"[A]round the 20th of September, 1984," Roller-Ice began operating "Sparkles" and "in the second part of December or in the first part of January [1985,]" daily income report sheets were found in "the office space at 'Sparkles' " which reflected income for the business "from May through September of 1982" that was substantially less than the income reported to Vuillemin by Couey in the "Profit and Loss Statement." Vuillemin contacted Couey in an attempt to either renegotiate the lease and option contracts or to obtain a refund of monies paid by Roller-Ice to Skating Clubs for the contracts. Couey refused to compromise the contracts and Roller-Ice refused to make further payments to Skating Clubs under the terms of the agreements. As a result, Skating Clubs took possession of Sparkles. From this and other undisputed evidence, the trial court entered summary judgment in favor of Skating Clubs. Roller-Ice appeals. Held:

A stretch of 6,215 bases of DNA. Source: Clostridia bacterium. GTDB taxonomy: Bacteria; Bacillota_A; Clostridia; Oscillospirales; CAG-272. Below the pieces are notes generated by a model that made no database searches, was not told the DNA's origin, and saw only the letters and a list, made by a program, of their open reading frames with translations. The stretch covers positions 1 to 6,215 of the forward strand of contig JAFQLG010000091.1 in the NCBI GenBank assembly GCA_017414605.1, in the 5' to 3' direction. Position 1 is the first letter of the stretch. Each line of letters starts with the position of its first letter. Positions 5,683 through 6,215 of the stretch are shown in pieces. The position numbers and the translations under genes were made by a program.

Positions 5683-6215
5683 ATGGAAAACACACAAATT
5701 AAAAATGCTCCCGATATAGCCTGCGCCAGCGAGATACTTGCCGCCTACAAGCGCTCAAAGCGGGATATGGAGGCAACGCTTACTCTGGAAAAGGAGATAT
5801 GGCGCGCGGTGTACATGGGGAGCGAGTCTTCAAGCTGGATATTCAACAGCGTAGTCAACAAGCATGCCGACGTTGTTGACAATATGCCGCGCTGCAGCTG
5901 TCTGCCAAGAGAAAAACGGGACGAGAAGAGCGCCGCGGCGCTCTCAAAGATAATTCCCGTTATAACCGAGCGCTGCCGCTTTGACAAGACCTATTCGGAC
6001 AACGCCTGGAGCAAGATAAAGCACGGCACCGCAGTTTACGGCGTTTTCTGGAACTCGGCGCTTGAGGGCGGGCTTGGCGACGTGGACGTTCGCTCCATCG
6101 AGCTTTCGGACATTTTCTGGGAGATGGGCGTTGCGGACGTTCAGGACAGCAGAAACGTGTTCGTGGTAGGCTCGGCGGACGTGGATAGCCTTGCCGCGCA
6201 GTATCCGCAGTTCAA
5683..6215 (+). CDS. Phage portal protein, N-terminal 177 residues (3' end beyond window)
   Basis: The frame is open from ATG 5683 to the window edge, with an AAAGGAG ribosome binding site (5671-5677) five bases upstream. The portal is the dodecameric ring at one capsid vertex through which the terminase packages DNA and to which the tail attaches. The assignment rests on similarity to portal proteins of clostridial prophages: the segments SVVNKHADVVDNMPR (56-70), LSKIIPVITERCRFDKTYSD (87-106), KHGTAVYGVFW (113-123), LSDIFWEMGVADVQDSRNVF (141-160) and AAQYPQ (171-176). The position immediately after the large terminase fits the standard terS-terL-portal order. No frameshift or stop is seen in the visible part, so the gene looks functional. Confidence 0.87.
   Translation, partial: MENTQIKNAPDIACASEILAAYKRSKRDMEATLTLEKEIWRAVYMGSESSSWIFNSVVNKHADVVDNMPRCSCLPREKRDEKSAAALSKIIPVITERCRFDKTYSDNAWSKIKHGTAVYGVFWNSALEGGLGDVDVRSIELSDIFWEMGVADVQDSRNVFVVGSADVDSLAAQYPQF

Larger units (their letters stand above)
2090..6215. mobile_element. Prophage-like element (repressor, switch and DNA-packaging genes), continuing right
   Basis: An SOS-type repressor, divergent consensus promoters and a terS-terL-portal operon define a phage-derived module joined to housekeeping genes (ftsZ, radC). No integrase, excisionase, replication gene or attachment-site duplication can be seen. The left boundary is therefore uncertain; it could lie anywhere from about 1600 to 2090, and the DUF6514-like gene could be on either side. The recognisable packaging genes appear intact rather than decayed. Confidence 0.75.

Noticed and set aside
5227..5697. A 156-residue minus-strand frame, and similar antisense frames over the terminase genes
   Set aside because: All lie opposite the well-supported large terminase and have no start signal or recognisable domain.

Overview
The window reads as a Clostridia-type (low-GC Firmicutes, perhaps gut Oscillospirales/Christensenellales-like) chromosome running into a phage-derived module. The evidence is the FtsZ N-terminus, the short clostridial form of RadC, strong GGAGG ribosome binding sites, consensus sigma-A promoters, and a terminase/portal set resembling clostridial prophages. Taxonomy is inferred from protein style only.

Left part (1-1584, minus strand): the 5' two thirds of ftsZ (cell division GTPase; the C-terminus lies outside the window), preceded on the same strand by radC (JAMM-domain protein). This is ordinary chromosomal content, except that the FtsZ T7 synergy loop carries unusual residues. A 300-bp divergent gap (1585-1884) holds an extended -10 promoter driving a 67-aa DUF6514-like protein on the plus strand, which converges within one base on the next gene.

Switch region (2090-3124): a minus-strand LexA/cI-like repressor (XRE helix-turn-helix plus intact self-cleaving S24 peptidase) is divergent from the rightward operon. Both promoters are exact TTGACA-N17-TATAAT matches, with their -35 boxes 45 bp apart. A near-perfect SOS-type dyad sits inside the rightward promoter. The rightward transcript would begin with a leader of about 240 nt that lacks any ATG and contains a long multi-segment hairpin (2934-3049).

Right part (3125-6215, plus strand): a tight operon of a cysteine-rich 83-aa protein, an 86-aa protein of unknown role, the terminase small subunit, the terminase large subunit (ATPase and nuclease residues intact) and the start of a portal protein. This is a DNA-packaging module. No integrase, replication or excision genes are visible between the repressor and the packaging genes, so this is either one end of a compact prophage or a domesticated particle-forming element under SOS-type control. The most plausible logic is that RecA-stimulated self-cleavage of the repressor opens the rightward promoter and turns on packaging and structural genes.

"Our Code provides that '(f)raud renders contracts voidable at the election of the injured party.' OCGA 13-5-5
. And, '(p)arol evidence shall be admissible to show that a writing either was originally void or subsequently became so.' OCGA 24-6-8
. Further, '(f)raud, accompanied by damage to the party defrauded, always gives a right of action to the injured party.' OCGA 51-6-1
. 'Willful misrepresentation of a material fact, made to induce another to act, upon which such person acts to his injury, will give him a right of action. . . . In all cases of deceit, knowledge of the falsehood constitutes an essential element of the tort. A fraudulent or reckless representation of facts as true when they are not, if intended to deceive, is equivalent to a knowledge of their falsehood. . . .' OCGA 51-6-2